French minister discusses arson attack against Jewish school with community leader

| September 10, 2009

PARIS (EJP)—French Interior Minister Brice Hortefeux discussed with a Jewish community leader the security issue for Jewish sites in France ahead of upcoming Jewish holidays of Rosh Hashana and Yom Kippur.  During the meeting, the minister also raised the arson attack against a Jewish school which happened on the same day in the southern France’s port city of Marseille. No one was injured in the attack which caused minor damage to the school’s dining hall.

The arson attack on the ORT Leon Bramson school on rue de Forge happened in the morning while the 400 students were in classrooms approximately 100 metres away.

A row of tinder dry Cypress trees was set ablaze, the heat damaging four parked cars and melting a metal roller blind on the outside of the cafeteria building. The fire service quickly contained the blaze.

Three aerosol cans believed to have been used as incendiary devices were reportedly found by police at the scene and taken away for forensic tests.

The school handed over tape from security cameras to investigators of the police department’s urban violence squad.

School Principal Maurice Cohen-Zagouri said that while the fire was definitely arson there was no evidence to suggest it was an anti-Semitic attack.

“In our street, only 400 metres away, is a public school a fifth of whose students are Arab. Every day, all year round, they pass by the entrance to our school and we have never had a problem,” he said.

However, Marseilles Prosecutor Jacques Dallest emphasised at a media conference that “fire is never trivial” and said the perpetrators of the “gratuitous” attack faced up to 10 years in jail.

He said such incident is rather rare in Marseille.

The Mayor of Marseille, Jean Claude Godin, denounced the incident as “an unconscionable act”.

Police chief Philippe Klayman said he had ordered patrols to be increased around schools and religious institutions and added that “particular attention” would be paid to Jewish institutions during the upcoming holidays.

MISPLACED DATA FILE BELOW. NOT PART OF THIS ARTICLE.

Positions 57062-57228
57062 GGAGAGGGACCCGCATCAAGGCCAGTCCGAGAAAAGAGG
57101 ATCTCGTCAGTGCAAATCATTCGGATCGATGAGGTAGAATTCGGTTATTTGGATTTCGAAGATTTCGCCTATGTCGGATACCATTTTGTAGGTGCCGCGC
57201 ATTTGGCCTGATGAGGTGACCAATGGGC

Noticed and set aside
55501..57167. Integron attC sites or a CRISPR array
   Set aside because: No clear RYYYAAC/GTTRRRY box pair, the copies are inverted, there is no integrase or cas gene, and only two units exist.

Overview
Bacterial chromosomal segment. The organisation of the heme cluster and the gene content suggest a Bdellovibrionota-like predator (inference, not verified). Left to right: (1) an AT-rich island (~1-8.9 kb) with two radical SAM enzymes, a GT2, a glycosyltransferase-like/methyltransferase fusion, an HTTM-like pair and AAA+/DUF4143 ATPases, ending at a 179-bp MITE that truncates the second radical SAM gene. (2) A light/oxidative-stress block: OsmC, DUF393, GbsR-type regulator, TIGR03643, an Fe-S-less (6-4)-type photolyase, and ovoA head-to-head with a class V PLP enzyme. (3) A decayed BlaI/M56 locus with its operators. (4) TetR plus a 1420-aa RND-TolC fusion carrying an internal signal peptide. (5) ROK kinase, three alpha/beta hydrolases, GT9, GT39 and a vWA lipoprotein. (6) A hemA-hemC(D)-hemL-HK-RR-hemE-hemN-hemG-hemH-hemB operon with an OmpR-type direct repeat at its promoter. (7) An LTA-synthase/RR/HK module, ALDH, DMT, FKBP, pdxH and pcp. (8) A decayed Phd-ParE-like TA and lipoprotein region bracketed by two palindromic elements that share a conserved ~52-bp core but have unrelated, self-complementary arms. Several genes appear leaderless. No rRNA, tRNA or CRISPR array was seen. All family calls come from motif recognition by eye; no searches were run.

Around 80,000 Jews live in the southern French city.

The city’s deputy mayor for security, Caroline Pozmentier, recalled that a synagogue was set ablaze in 2002 and a Jewish school in 2005.

During his meeting with the French minister, Richard Prasquier, head of CRIF, the umbrella group of French secular Jewish organizations, expressed his concern over the increase of anti-Semitic threats and verbal attacks in France.

“After the peak observed during the first two months of this year following the Israeli operation in Gaza, there is an important diminution of the gravest anti-Semitic acts but we have recorded a persisting high level of threats and verbal attacks,” Prasquier has told AFP.

“It shows that residual anti-Semitism under its modern forms still exists in our country,” he added.

During the five first months of this year, 573 anti-Semitic incidents have been recorded in France, the Interior ministry reported. Among them, 101 were physical aggressions and vandalism and 472 anti-Semitic threats, remarks and inscriptions.

Around 600,000 Jews live in France, the largest community in western Europe.

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Category: Synagogue/Jewish Security

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